Have you ever fallen asleep in the middle of a movie, only to wake up an hour later with the credits rolling? I do this more often than I’d like to admit. (Perhaps not coincidentally, this happens with much more frequency now than it did before I had kids…) Even on those occasions when I wake up in time to see how the movie ends, I always feel like I’ve missed something: how did we get here? what happened in the middle?
Next week is Holy Week, and by this time next week, we’ll have already waved our Palm Sunday palms and shouted our hosannas, and we’ll be well on our way into the middle of the story. We know how it ends – there’s an empty tomb and a risen Christ, and lots of good news – so we might be tempted to let the middle slip by unnoticed, as if it isn’t all that important, as if the book-ending Sundays are all that matter.
When we skip the middle, we jump right from the Palm Sunday cries of “Save us!” to the Easter proclamation of salvation, without ever hearing about how the saving actually happens. It’s easier, maybe, but the story doesn’t really make sense if you skip to the end.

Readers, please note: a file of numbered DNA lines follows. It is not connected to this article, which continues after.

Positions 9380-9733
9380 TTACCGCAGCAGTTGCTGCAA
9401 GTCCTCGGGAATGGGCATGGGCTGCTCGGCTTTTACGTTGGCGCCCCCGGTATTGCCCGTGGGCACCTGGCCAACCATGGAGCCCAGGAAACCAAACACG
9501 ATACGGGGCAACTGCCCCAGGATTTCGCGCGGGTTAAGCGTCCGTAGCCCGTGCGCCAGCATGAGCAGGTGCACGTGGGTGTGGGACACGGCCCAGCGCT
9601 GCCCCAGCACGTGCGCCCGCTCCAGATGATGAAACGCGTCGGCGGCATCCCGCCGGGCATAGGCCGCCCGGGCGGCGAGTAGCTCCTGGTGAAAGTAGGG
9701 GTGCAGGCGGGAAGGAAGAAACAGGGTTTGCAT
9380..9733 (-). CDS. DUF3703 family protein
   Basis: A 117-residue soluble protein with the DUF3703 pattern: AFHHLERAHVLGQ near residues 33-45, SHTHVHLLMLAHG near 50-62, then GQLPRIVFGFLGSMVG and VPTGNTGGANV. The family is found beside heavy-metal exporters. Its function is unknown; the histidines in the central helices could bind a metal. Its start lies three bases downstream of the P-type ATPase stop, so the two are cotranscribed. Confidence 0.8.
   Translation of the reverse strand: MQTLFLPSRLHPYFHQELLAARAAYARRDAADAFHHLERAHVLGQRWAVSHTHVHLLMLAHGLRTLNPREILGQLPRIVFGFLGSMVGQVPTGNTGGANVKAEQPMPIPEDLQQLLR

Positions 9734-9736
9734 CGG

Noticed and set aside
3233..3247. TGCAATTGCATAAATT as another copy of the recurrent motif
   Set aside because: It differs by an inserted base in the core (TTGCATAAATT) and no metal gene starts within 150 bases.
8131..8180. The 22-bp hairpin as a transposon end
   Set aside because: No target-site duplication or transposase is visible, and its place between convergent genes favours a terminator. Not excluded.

See, on Thursday, we remember Jesus gathered in that upper room, washing the feet of his disciples in an act of love and service that astonished them, sharing an ancient feast that took on new meaning. We hear Jesus telling his disciples – and us – about this new commandment, to love one another
And on Friday, we come face to face with the harshness of the world, and we begin to see why that new commandment is so important. Loving one another as Christ loves us is the only way we’ll ever make it in this fallen and broken world.
Then, Saturday, it’s quiet, and we’re left to ourselves, and even though we know how the story will end, we wait in hopeful expectation that God’s love will conquer even death, again.
So here’s my plea: Don’t miss the middle of the story. Join us Thursday evening at 6:30 as we lift up stories of what love looks like. Join us Friday at noon as we lay our despair at the foot of the cross. Offer your own quiet prayers on Saturday.
Come Easter Sunday, you’ll be glad you stayed awake.